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Interview with author Kaitlyn Sage Patterson & an ARC Giveaway!

The Diminished by Kaitlyn Sage Patterson

And today's post is just as exciting, imo. Check out my interview with Kaitlyn and then register in all the ways for your chance to win an ARC of The Diminished (plus some bookish goodies).

A little bit about The Diminished:

In the Alskad Empire, nearly all are born with a twin, two halves to form one whole…yet some face the world alone. The singleborn A rare few are singleborn in each generation, and therefore given the right to rule by the gods and goddesses. Bo Trousillion is one of these few, born into the royal line and destined to rule. Though he has been chosen to succeed his great-aunt, Queen Runa, as the leader of the Alskad Empire, Bo has never felt equal to the grand future before him. The diminished When one twin dies, the other usually follows, unable to face the world without their other half. Those who survive are considered diminished, doomed to succumb to the violent grief that inevitably destroys everyone whose twin has died. Such is the fate of Vi Abernathy, whose twin sister died in infancy. Raised by the anchorites of the temple after her family cast her off, Vi has spent her whole life scheming for a way to escape and live out what's left of her life in peace. As their sixteenth birthdays approach, Bo and Vi face very different futures—one a life of luxury as the heir to the throne, the other years of backbreaking work as a temple servant. But a long-held secret and the fate of the empire are destined to bring them together in a way they never could have imagined.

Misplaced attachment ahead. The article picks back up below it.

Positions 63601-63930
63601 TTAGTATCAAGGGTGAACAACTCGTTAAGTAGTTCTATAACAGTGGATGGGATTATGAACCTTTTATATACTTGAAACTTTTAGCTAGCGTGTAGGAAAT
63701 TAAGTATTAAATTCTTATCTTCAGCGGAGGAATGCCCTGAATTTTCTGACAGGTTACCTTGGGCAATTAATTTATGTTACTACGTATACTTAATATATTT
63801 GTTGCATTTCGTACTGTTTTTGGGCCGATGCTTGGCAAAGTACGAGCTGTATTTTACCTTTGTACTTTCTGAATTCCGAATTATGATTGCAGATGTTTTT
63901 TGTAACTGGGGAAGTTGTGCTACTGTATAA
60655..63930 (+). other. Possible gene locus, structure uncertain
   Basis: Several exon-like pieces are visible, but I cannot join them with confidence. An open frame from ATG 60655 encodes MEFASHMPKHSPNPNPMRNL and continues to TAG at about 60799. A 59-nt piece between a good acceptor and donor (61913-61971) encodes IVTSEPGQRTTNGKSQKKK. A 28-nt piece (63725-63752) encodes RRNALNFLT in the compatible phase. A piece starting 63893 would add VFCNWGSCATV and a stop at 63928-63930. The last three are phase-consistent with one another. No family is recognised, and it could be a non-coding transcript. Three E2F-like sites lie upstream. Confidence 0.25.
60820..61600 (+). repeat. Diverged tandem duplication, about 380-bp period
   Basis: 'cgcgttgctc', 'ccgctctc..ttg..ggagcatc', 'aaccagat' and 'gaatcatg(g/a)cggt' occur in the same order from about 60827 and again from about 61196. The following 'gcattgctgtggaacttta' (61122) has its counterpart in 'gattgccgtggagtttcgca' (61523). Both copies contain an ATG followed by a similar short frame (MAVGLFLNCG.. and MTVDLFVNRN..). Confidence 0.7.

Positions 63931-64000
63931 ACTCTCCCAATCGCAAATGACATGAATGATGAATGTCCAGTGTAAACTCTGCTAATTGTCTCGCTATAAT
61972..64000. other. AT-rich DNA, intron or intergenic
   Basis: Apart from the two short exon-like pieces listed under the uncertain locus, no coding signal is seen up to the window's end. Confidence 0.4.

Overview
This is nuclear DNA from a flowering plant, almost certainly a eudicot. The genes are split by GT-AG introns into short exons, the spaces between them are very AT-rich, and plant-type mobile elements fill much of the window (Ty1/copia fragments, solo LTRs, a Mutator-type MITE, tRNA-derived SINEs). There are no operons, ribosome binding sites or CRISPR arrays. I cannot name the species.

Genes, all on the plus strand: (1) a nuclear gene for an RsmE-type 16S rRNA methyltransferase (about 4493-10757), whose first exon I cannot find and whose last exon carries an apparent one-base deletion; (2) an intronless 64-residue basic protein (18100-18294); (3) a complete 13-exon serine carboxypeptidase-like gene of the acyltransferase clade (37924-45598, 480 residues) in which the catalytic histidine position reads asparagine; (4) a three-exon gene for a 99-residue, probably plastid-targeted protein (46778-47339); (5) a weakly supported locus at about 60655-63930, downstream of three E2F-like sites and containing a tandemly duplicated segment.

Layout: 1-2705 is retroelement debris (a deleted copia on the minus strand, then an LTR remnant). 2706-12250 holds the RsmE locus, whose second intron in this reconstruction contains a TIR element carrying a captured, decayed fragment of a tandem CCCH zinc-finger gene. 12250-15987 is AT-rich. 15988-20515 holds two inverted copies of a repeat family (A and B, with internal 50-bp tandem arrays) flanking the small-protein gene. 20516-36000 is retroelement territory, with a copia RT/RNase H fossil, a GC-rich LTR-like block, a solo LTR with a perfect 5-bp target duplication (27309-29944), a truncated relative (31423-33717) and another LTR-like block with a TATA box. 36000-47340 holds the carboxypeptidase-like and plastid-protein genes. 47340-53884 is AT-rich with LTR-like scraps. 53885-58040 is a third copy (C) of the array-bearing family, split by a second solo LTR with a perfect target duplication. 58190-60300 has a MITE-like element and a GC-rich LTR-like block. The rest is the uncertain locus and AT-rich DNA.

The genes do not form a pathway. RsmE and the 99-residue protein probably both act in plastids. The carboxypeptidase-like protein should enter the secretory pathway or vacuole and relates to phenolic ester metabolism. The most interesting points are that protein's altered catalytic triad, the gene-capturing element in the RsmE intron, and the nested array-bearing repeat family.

The Diminished will be published by HarlequinTEEN, expected April 10, 2018.

[I love love this aesthetic of Ilor, one of the major settings of the novel.]

What She's Read: I know you had to have done a lot of research for this novel! What did you have to learn about to bring this world to life?

KSP: TONS! I learned a lot of science stuff that I needed to make the world of The Diminished make sense. Because the events in the book take place about 500 years after their moon is split, I had to figure out A: how that could happen, B: what it would do to the tides/climate/environment, and C: how a split moon would look as it travels through the lunar cycle. To do that, I ended up having a long and fascinating conversation with an astrophysicist who helped me understand way more about the moon than I ever thought I’d need to know.